The development of an in vitro model resembling the alveolar-capillary barrier might be a highly beneficial tool to study lung physiology as well as the immune response of the lung to infection or after exposure to nanoparticles. This study is based on an in vitro alveolar barrier developed on a basement membrane mimic, composed of ultrathin nanofiber meshes generated via electrospinning using bioresorbable poly(ɛ-caprolactone). As cellular components, NCI H441, resembling the alveolar epithelial cells, and ISO-HAS-1, an endothelial cell line, were used to perform bipolar coculture experiments for a total cultivation period of 14 days...
September 2018: Tissue Engineering. Part C, Methods
Lin Fan, Chao Lin, Peng Zhao, Xuejun Wen, Guodong Li
The purpose of this study is to corroborate the feasibility of an injectable dextran hydrogel, in situ formed through a catalyst-free bioorthogonal reaction, for cartilage regeneration with adult chondrocytes or adipose-derived stem cells (ADSCs). To this end, an injectable dextran (dextran-AN) hydrogel encapsulating the rabbit adult chondrocytes or rabbit ADSCs (rADSCs) or human ADSCs (hADSCs) was successfully prepared by simply incubating the cells with dibenzocyclooctyne-dextran conjugate and azide-dextran conjugate under physiological conditions through a copper-free bioorthogonal reaction without using additional reagents...
September 2018: Tissue Engineering. Part C, Methods
Joseph M Mansour, Mostafa Motavalli, James E Dennis, Thomas J Kean, Arnold I Caplan, Jim A Berilla, Jean F Welter
Previous investigations have shown that tissue-engineered articular cartilage can be damaged under a combination of compression and sliding shear. In these cases, damage was identified in histological sections after a test was completed. This approach is limited, in that it does not identify when damage occurred. This especially limits the utility of an assay for evaluating damage when comparing modifications to a tissue-engineering protocol. In this investigation, the feasibility of using ultrasound (US) to detect damage as it occurs was investigated...
August 2018: Tissue Engineering. Part C, Methods
Yanni Jia, Wenjing Li, Haoyun Duan, Zongyi Li, Qingjun Zhou, Weiyun Shi
Corneal endothelium is a single layer of hexagonal cells that maintains the corneal transparency and thickness through its barrier and pump function. For the treatment of corneal endothelial dysfunction, the transplantation of tissue-engineered corneal endothelium and direct injection of cultured corneal endothelial cells were developed because of the severe shortage of donor cornea worldwide. However, the technique difficulty or safety risk still remained. In this study, we report a novel mini-sheet injection for the cultured corneal endothelial cell transplantation and compare with the effects of single-cell injection in rabbit model...
August 2018: Tissue Engineering. Part C, Methods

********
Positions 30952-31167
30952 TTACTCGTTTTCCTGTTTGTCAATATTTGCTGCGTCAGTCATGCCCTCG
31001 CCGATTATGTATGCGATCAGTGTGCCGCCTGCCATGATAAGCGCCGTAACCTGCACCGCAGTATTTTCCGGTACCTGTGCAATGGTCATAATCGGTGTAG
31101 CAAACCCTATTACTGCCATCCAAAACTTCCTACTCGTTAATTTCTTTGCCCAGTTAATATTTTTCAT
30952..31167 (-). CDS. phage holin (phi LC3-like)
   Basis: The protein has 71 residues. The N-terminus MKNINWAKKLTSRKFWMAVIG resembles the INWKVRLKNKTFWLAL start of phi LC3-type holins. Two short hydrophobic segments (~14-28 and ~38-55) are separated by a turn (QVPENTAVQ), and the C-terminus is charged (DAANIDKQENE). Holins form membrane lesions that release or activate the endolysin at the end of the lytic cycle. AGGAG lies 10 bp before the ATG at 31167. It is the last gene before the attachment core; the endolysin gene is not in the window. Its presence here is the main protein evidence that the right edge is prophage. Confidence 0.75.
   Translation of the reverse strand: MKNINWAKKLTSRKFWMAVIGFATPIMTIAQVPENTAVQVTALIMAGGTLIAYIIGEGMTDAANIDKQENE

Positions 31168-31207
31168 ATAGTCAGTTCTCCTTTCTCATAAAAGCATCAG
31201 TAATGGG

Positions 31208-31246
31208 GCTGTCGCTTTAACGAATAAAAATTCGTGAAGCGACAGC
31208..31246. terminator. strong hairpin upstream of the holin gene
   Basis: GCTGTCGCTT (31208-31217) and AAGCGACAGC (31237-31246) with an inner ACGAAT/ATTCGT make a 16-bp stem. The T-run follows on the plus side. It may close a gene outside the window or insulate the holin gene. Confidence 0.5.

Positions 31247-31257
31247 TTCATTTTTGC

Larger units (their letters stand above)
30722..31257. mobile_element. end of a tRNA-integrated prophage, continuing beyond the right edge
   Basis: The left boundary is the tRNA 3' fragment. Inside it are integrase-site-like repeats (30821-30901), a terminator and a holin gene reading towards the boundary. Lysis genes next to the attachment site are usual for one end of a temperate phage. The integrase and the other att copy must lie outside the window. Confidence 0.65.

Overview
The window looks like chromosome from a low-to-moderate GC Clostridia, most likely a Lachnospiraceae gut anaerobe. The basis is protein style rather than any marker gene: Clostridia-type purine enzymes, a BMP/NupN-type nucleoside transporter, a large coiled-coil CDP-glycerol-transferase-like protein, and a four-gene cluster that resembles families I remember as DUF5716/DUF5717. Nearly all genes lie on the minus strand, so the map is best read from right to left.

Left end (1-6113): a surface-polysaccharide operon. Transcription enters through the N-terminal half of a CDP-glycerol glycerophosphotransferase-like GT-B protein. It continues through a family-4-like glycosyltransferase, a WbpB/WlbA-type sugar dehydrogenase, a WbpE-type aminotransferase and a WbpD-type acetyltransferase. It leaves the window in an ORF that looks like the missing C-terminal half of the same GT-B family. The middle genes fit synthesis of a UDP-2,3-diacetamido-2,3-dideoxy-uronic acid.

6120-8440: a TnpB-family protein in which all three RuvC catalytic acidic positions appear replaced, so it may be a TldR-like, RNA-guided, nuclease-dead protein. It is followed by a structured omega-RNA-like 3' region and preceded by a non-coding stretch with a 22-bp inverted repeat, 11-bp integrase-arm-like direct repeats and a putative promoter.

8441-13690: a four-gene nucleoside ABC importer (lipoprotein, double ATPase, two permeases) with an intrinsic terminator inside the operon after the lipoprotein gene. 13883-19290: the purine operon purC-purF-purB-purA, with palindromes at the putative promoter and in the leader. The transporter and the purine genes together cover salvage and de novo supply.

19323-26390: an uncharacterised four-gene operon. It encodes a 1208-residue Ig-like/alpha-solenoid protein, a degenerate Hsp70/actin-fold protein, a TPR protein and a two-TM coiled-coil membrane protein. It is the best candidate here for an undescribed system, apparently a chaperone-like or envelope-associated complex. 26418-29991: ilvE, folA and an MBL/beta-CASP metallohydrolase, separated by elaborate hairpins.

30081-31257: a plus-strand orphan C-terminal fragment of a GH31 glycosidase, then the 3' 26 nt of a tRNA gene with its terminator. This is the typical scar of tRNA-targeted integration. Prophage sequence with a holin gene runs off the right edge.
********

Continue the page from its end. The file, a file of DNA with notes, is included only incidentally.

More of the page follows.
Guangpeng Liu, Caihe Liao, Xi Chen, Yipin Xu, Jian Tan, Fang Han, Xinhai Ye
Skeletal muscle stem cell (SMSC) transplantation has shown great therapeutical potential in repairing muscle loss and dysfunction, but the muscle acquisition is usually a traumatic procedure causing pain and morbidity to the donor. In this study, we investigated the feasibility of isolating SMSCs from human orbicularis oculi muscle (OOM), which is routinely removed and discarded during ophthalmic cosmetic surgeries. OOM fragments were harvested from 18 female healthy donors undergoing upper eyelid plasties...
August 2018: Tissue Engineering. Part C, Methods
Chiemi Nakajima, Kenji Kamimoto, Katsuhiro Miyajima, Masahito Matsumoto, Yasushi Okazaki, Kazuo Kobayashi-Hattori, Makoto Shimizu, Takumi Yamane, Yuichi Oishi, Ken Iwatsuki
Proper identification of pancreatic ducts is a major challenge for researchers performing partial duct ligation (PDL), because pancreatic ducts, which are covered with acinar cells, are translucent and thin. Although damage to pancreatic ducts may activate quiescent ductal stem cells, which may allow further investigation into ductal stem cells for therapeutic use, there is a lack of effective techniques to visualize pancreatic ducts. In this study, we report a new method for identifying pancreatic ducts. First, we aimed to visualize pancreatic ducts using black, waterproof fountain pen ink...
August 2018: Tissue Engineering. Part C, Methods
Deirdre E J Anderson, Grace Pohan, Jaishankar Raman, Filip Konecny, Evelyn K F Yim, Monica T Hinds
While clinical vascular grafting uses an end-to-side surgical method, researchers primarily use end-to-end implant techniques in preclinical models. This may be due in part to the limitations of using small animal models in research. The work presented here provides support and evidence for the improvement of vascular graft implant techniques by demonstrating the successful implantation of experimental grafts into both large and small animal models. Specifically, models of aortoiliac baboon (Papio anubis) bypass and common carotid rabbit (Oryctolagus cuniculus) bypass were used to test vascular grafts for thrombosis and vascular healing after 1 month using an end-to-side anastomosis grafting procedure...
August 2018: Tissue Engineering. Part C, Methods